• Customers would rather churn than complain. I have a section in my book with advice for consumers when they encounter customer service problems. Nothing surprising really:  take a deep breath, speak with a supervisor, and if all else fails, write a registered letter to the CEO. But what I heard in these interviews is that no one is interested in fixing the problem, they seem on the edge of an explosion at any time, and would prefer to make a scene, trash the company on social media, and start shopping elsewhere. When I suggested that complaining was the only way to let the company know they had an employee needing additional training or mentoring, the reaction was usually the same: “Not my problem.”

While the New York Times has yet to call to say my book made it to their best seller list (I’m still waiting!!!), the timing of the book seems perfect. Customers have had it with bad service and poor experiences, and both patience and tempers are in short supply. Perhaps the most infuriating piece is how easy most of these problems are to fix: better training, CSAT tracking, linking customer experience to performance reviews, doing basic quality monitoring, and for heavens sake, dial in to your own voice system periodically to see how painful it is for customers. And as I say repeatedly in the book, if you truly love the customers, most of these problems evaporate.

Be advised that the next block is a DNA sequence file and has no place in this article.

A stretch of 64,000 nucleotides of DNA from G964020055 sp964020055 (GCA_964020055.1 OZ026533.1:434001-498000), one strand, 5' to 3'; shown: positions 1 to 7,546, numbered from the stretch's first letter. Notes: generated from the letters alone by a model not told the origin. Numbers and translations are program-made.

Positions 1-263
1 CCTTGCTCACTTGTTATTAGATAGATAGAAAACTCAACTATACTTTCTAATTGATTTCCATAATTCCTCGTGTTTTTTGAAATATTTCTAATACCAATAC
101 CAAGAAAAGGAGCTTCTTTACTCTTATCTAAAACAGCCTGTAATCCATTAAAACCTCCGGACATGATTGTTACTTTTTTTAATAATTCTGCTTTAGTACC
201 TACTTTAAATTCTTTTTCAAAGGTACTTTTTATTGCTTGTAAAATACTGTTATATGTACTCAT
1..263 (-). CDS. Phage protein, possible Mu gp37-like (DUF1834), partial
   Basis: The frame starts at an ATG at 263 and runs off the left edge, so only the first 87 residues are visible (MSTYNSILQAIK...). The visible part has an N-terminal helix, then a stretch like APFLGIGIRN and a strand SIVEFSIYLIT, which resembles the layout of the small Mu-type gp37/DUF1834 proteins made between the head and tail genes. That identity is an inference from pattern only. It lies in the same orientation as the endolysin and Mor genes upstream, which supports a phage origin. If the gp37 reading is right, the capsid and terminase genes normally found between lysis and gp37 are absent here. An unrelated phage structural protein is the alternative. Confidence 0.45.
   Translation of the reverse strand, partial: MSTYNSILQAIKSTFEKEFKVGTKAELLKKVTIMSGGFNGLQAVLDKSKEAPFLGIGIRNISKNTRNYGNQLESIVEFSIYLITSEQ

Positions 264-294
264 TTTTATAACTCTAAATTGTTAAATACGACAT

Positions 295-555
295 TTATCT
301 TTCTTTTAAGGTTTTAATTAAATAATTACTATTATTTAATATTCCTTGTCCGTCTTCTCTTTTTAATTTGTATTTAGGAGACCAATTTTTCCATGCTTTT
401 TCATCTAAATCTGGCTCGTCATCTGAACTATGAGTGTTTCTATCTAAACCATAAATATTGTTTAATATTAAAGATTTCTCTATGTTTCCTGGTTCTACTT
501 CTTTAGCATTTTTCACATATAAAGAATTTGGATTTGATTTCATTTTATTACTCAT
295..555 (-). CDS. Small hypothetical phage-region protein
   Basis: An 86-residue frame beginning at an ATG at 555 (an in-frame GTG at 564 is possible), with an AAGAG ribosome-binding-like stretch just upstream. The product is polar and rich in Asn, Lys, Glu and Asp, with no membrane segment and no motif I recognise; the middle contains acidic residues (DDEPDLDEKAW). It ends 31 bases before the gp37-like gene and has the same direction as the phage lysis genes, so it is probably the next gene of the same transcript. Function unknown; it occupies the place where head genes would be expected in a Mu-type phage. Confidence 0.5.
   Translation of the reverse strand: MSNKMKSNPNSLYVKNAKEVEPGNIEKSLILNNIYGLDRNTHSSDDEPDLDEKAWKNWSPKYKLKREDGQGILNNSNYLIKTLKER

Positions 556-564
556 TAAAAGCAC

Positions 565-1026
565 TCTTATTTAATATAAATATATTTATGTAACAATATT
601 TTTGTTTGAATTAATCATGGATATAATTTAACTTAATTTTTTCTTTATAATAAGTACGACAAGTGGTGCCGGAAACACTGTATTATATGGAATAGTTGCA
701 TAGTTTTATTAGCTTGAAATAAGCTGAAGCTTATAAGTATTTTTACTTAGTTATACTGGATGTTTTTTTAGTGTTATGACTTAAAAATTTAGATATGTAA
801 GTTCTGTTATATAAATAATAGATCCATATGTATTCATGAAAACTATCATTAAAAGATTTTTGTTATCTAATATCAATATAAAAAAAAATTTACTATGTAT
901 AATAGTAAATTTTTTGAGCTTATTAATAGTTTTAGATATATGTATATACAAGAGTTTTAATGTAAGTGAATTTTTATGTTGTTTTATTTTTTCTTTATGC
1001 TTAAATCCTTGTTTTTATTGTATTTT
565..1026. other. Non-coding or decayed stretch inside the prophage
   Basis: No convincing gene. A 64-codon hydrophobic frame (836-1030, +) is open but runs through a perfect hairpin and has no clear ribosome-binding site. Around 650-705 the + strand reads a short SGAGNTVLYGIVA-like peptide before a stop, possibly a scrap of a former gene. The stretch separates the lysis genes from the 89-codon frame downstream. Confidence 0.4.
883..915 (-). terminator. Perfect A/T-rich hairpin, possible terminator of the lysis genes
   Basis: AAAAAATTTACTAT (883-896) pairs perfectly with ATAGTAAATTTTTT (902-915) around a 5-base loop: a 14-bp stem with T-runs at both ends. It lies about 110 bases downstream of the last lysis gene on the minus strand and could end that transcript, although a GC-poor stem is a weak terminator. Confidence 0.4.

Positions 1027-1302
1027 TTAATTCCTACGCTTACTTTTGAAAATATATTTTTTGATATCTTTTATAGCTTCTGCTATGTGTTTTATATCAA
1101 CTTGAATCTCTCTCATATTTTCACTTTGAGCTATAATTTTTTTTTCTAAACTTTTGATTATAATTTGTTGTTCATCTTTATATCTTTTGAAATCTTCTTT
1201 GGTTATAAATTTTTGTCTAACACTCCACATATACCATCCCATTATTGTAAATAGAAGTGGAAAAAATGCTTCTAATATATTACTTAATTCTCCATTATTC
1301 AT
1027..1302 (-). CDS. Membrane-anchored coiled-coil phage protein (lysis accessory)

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Symbiotic Support Channels: A Conversation with Eric Eidson

August 27, 2012

2012 is my 25th year in the customer service industry, but it turns out there is still a lot I don’t know. One topic I’ve had zero visibility into is technical support for customers delivered by channel partners. I found out just how big this topic is, and how little I knew about it, reading a brand new book from long-time member and friend of the SSPA/TSIA, Eric Eidson, entitled, “Symbiotic Support Channels: How Smart Vendors Create Powerful Partners.” Eric agreed to entertain some interview questions, so let’s get right to it:

John Ragsdale: Thanks for taking the time to speak with me about your new book! I have to admit serving customers through channel partners is not a topic I’ve had much experience with, but you definitely are the expert. Could you start by giving us a bit of your background, and how you became so knowledgeable about channel partner relationships?